Most gun owners in the US hear the letters A – T – F and instantly think “AHA! The great Satan! They hate our freedom and want to take our guns!” Which, in some cases, might be true. But in the grand scheme of things, we’ve got it pretty good here in the United States. Other countries have drunk so deeply the gun control Kool-Aid that it permeates their entire culture to the point where “gun control = good, guns = bad” is the accepted common sense. The UN-based outlet for that gun control fervor is the U.N.’s Programme of Action to Prevent, Combat, and Eradicate the Illicit Trade in Small Arms and Light Weapons in All Its Aspects, commonly known as PoA. They met last week for the sole purpose of berating the US for their “backwards” gun laws . . .
In theory, the PoA is about promoting cooperation against illicit international arms trafficking, not about what goes on inside nations. If it stuck to its job, it could be modestly useful. But in practice, it’s a forum for promoting gun control. Statements by U.N. member nations regularly assert that the civilian possession of firearms is dangerous and needs to be severely controlled, if not completely eliminated. Speakers regularly imply that the business of the PoA is to focus on the domestic realm, not international trade.
The result is that the PoA focuses resolutely on peripheral concerns and on blaming the U.S. At the MGE2, the big items on the agenda have been the 3D printing of firearms, modular firearms, and the challenges of marking and tracing polymer (i.e., plastic) firearm frames.
And, of course, it blames the U.S. Earl Griffith, of the Firearms Technology Branch of the Bureau of Alcohol, Tobacco, Firearms, and Explosives, spoke to the meeting on Tuesday on marking and the U.S. eTrace system. As always, the U.S. has stood out at this meeting because it is one of the few nations that knows what it is talking about — most of the so-called experts in the room are nothing of the sort. But inevitably, Griffith came under attack when he stated, accurately, that in the U.S. if you make a firearm for your own personal use, and are not engaged in the firearms business, you don’t need to mark it. There is no evidence that homemade U.S. firearms are contributing to the illicit international arms trade.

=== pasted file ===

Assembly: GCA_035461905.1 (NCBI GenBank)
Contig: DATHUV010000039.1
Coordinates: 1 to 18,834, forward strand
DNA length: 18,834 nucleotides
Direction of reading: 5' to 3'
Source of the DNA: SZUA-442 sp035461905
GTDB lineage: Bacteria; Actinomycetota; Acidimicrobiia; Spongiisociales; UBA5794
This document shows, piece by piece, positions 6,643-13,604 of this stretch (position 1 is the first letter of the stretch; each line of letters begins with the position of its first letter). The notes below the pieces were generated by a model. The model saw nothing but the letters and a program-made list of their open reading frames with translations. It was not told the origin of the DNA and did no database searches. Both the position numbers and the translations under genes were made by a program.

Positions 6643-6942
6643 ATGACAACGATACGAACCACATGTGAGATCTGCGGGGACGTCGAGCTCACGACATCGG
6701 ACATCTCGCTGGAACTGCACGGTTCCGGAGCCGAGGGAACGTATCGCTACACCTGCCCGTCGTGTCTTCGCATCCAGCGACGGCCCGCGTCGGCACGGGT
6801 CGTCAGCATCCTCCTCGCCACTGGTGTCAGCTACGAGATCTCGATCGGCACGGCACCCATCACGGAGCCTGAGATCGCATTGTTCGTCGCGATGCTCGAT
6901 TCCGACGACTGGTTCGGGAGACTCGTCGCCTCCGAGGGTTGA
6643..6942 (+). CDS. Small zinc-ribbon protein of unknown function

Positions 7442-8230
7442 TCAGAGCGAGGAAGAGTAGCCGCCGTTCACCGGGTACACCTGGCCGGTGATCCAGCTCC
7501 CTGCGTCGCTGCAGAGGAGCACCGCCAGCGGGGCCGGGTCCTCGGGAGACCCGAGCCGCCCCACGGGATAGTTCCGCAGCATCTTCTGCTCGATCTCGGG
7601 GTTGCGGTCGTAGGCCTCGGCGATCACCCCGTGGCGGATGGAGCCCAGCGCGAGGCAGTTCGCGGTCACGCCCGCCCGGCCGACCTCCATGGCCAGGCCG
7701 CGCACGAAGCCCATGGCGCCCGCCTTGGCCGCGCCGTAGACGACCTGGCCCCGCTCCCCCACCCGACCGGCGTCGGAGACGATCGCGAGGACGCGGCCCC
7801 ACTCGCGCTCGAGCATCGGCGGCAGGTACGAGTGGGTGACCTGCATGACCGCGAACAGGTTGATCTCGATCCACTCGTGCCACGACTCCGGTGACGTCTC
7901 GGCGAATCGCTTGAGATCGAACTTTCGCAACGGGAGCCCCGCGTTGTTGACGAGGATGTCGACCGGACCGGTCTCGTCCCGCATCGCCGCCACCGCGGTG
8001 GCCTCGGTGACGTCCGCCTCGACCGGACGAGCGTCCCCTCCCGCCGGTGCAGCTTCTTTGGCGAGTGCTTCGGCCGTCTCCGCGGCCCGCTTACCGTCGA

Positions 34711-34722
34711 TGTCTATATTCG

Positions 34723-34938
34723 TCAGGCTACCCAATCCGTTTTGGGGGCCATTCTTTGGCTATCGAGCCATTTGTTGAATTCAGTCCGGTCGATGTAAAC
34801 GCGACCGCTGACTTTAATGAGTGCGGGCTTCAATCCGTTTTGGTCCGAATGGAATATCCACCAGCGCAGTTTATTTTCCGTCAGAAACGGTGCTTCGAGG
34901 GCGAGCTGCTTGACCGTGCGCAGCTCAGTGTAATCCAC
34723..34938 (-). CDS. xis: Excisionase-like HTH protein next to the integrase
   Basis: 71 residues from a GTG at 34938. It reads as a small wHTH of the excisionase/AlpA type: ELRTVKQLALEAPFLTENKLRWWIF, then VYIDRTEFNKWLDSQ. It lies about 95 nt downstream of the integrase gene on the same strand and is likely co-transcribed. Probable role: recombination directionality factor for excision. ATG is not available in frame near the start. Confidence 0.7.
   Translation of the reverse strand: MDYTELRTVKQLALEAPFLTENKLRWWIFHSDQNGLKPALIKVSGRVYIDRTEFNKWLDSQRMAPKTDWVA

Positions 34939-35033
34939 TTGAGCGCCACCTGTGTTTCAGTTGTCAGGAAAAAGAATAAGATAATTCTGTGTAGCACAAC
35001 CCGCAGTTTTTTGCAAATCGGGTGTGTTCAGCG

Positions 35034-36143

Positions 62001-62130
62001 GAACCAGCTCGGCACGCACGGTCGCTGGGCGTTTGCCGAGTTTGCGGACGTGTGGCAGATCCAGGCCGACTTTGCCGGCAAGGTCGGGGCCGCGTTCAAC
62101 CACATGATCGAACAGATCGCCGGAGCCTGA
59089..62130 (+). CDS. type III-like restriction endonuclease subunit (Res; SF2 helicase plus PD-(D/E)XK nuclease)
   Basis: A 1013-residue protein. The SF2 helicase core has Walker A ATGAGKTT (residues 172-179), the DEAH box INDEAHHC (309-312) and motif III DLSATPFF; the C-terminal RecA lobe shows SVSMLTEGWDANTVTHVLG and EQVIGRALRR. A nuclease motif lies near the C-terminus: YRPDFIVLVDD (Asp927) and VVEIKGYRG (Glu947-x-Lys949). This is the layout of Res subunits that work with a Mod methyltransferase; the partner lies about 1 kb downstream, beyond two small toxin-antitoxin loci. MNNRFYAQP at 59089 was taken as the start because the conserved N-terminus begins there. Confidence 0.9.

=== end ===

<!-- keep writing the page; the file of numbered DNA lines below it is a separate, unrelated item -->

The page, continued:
It gave me a lot of pleasure to watch Griffith, with the aid of his colleagues in the U.S. delegation, defending U.S. law and policies with determination. As the U.S. speakers pointed out, the PoA is utterly irrelevant to what the U.S. does inside its borders, and it is up to the U.S. court system to decide whether firearms manufacture inside the U.S. has violated U.S. laws. Even better was the reminder from the ATF that “we’re proud of many things here, including our Constitution and the right to lawfully possess and use our weapons.”
When the skeptical meeting chair commented that he was “quite surprised” by U.S. polices, and that “some groups of people” have the temerity to support them, Griffith replied politely but firmly that “the Second Amendment in the United States is sacred. It has been passed down through generations.”
All the usual suspects for a gun control gaggle are here. The “experts” who have no idea what they’re talking about. The miracle cures that are impractical, impossible, or just downright stupid. And the ATF.
This time it’s the ATF that is speaking on the behalf of the American people and their Second Amendment rights, and they seem to be doing a damn good job. I suppose it just goes to show that, when viewed against the actual insanity of European gun control, even the ATF can seem reasonable and well-intentioned.